We asked our team of TFK Kid Reporters for their perspective on the coronavirus pandemic. Here, TFK Kid Reporter Alexis Bumah, from Dayton, Ohio, shares her experience.
There was a rapid change of events in my life starting about three weeks ago. On Wednesday, March 11, my teachers said we might not have school the following week due to the coronavirus. On Thursday, March 12, we were told not to report to school the next day. This was to give our teachers time to prepare for the possibility of conducting school online. Later that day, Ohio governor Mike DeWine announced that all schools in the state would be closed for three weeks. The idea of not having to wake up early was exciting. But the thought of so many people getting sick is scary.
After doing some research, I learned that the term coronavirus refers to a large family of viruses. I also learned that on February 11, the World Health Organization announced an official name for the disease caused by the new coronavirus: COVID-19. The name for this disease was created by using its name and year. In COVID-19, CO stands for corona. VI stands for virus. D stands for disease. And it was discovered in humans in 2019.
My career goal is to become a medical research scientist. This virus has me thinking about how vaccines are developed and the time it takes for a vaccine, once developed, to go from the lab to pharmacies and into the hands of people in need. If there were treatment options now, I might still be going to New York, which my mom and I planned to visit for my 13th birthday, during my spring break. The thought of postponing the trip made me edgy. But that was exactly what we had to do. As the saying goes, when life gives you lemons, make lemonade.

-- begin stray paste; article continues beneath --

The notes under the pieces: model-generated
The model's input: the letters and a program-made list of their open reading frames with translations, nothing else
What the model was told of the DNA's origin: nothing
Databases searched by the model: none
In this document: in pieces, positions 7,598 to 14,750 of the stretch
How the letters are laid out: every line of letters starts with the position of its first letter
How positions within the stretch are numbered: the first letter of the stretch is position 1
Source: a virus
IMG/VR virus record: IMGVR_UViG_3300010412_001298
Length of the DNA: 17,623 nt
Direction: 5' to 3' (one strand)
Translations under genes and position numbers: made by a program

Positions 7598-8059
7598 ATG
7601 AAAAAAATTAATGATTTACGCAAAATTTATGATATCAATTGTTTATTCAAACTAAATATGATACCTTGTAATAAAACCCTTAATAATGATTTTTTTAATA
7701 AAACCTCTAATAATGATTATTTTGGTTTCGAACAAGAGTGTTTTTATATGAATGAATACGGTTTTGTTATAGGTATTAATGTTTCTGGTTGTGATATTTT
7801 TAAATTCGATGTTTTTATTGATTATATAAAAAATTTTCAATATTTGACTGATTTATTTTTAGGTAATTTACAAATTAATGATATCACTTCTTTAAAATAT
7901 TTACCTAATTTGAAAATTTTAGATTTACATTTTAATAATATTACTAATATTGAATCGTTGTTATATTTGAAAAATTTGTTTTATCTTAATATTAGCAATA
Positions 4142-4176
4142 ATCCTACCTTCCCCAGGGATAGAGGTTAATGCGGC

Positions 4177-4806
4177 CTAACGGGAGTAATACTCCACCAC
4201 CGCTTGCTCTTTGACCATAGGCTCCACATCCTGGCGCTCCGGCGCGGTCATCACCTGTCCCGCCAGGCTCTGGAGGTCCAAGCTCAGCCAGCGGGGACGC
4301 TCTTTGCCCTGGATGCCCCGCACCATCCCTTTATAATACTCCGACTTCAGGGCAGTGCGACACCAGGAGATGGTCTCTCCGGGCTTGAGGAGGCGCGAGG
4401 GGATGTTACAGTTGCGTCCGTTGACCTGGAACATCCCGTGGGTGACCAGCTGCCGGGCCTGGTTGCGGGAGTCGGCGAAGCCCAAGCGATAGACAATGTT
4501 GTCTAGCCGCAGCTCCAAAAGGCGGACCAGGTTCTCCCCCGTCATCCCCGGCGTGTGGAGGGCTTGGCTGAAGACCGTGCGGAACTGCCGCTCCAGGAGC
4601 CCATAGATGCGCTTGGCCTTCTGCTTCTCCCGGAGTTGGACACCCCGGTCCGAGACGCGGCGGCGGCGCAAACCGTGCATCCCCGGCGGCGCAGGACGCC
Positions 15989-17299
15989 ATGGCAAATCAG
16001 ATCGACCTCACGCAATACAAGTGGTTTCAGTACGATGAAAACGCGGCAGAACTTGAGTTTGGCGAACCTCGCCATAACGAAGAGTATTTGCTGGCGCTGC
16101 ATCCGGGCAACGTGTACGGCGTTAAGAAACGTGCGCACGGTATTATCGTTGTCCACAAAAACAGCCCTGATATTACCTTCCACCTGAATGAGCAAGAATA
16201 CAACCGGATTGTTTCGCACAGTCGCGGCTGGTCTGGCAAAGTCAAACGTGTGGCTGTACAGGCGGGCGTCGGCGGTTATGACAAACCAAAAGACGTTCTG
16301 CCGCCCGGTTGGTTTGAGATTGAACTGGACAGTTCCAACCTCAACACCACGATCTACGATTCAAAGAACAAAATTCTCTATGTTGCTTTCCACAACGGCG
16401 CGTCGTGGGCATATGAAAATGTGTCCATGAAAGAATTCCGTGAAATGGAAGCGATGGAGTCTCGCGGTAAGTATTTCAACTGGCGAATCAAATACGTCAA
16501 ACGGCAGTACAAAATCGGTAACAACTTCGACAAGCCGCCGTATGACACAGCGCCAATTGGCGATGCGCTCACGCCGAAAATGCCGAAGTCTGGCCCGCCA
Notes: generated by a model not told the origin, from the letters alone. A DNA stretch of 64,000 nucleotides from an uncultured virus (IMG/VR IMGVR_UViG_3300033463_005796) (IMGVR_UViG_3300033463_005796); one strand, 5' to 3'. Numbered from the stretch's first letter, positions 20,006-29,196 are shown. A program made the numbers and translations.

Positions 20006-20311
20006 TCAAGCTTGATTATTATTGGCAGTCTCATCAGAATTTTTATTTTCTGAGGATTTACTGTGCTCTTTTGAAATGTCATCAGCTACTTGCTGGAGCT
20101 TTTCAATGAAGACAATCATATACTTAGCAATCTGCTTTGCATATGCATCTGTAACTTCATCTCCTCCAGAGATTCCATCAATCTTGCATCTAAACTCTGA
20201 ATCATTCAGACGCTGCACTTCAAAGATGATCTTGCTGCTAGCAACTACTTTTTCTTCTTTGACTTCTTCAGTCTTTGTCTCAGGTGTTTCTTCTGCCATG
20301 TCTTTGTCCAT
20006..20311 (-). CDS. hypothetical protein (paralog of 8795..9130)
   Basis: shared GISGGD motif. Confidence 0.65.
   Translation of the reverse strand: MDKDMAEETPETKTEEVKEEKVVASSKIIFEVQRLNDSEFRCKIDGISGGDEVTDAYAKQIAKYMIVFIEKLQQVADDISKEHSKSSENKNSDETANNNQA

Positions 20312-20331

I’m now taking online classes with my classmates. I can complete my online assignments in half the time I usually spend during a typical school day. With the extra time, I can work on some of my favorite pastimes: reading, writing, and practicing sports.
I know social distancing is causing a lot of us to become bored and uneasy. My advice to preteens and teens is to think outside the box. Try working on a DIY project, or creating a board game. And last but not least, insist that your parents allow you to teach them how to “hit the woah” (it’s a trending dance move). My new motto? When life gives you a virus, create a vaccine!
Kids, ask a parent or guardian if you can tell us about your experience during this time. If so, have them email us at email@example.com. Your response might be featured on our website or in an upcoming issue.